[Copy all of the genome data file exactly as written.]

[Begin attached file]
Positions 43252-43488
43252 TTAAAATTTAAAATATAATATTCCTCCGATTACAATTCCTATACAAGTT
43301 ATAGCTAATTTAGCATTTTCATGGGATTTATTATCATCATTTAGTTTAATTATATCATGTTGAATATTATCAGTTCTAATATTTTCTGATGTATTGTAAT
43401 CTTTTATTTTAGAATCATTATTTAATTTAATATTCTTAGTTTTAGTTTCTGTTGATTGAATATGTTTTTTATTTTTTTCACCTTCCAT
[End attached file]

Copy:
Positions 43252-43488
43252 TTAAAATTTAAAATATAATATTCCTCCGATTACAATTCCTATACAAGTT
43301 ATAGCTAATTTAGCATTTTCATGGGATTTATTATCATCATTTAGTTTAATTATATCATGTTGAATATTATCAGTTCTAATATTTTCTGATGTATTGTAAT
43401 CTTTTATTTTAGAATCATTATTTAATTTAATATTCTTAGTTTTAGTTTCTGTTGATTGAATATGTTTTTTATTTTTTTCACCTTCCAT